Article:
Re: limits on raid

[Date Prev][Date Next][Thread Prev][Thread Next][Date Index][Thread Index]


On Thu, Jun 21, 2007 at 12:56:44PM +1000, Neil Brown wrote:
> On Monday June 18, [email protected] wrote:
> > On Sat, Jun 16, 2007 at 07:59:29AM +1000, Neil Brown wrote:
> > > Combining these thoughts, it would make a lot of sense for the
> > > filesystem to be able to say to the block device "That blocks looks
> > > wrong - can you find me another copy to try?".  That is an example of
> > > the sort of closer integration between filesystem and RAID that would
> > > make sense.
> > 
> > I think that this would only be useful on devices that store
> > discrete copies of the blocks on different devices i.e. mirrors. If
> > it's an XOR based RAID, you don't have another copy you can
> > retreive....
> You could reconstruct the block in question from all the other blocks
> (including parity) and see if that differs from the data block read
> from disk...  For RAID6, there would be a number of different ways to
> calculate alternate blocks.   Not convinced that it is actually
> something we want to do, but it is a possibility.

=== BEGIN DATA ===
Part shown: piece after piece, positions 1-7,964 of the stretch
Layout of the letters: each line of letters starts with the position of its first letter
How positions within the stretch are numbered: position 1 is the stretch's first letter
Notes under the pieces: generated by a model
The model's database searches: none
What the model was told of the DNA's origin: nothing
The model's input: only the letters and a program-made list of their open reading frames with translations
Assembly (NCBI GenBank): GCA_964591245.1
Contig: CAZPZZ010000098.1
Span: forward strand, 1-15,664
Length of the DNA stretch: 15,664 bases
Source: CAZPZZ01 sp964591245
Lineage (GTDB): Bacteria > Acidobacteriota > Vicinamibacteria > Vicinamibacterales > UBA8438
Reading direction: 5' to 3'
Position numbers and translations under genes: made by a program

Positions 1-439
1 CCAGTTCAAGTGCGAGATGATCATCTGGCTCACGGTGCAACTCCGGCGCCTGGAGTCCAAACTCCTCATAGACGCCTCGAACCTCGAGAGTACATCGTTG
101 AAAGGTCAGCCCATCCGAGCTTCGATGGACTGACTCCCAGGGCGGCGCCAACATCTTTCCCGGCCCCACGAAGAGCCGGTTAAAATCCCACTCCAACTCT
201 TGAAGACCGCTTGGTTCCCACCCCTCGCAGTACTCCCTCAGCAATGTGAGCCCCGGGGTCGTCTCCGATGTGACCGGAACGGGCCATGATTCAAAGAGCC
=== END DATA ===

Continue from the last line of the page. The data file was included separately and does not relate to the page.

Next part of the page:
Agreed - it's not as straight forward as a mirror, and it kind of assumes
that you have software RAID.

/me had his head stuck in hw raid land ;)

> I have that - apparently naive - idea that drives use strong checksum,
> and will never return bad data, only good data or an error.  If this
> isn't right, then it would really help to understand what the cause of
> other failures are before working out how to handle them....

The drive is not the only source of errors, though.  You could
have a path problem that is corrupting random bits between the drive
and the filesystem. So the data on the disk might be fine, and
reading it via a redundant path might be all that is needed.

Yeah, so I can see how having a different retry semantic would be a
good idea. i.e. if we do a READ_VERIFY I/O, the underlying device
attempts to verify the data is good in as many ways as possible
before returning the verified data or an error.

I guess a filesystem read would become something like this:

	verified = 0
	error = read(block)
	if (error) {
		error = read_verify(block)
		if (error) {
			return error
		verified = 1
	/* check contents */
	if (contents are bad) {
		if (!verified)
			goto read_verify
		return -EIO

Is this the sort of erro handling and re-issuing of
I/O that you had in mind?

FWIW, I don't think this really removes the need for a filesystem to
be able to keep multiple copies of stuff about. If the copy(s) on a
device are gone, you've still got to have another copy somewhere
else to get it back...


Dave Chinner
Principal Engineer
SGI Australian Software Group
To unsubscribe from this list: send the line "unsubscribe linux-kernel" in
the body of a message to [email protected]
More majordomo info at
Please read the FAQ at

[Index of Archives]     [Kernel Newbies]     [Netfilter]     [Bugtraq]     [Photo]     [Stuff]     [Gimp]     [Yosemite News]     [MIPS Linux]     [ARM Linux]     [Linux Security]     [Linux RAID]     [Video 4 Linux]     [Linux for the blind]     [Linux Resources]
  Powered by Linux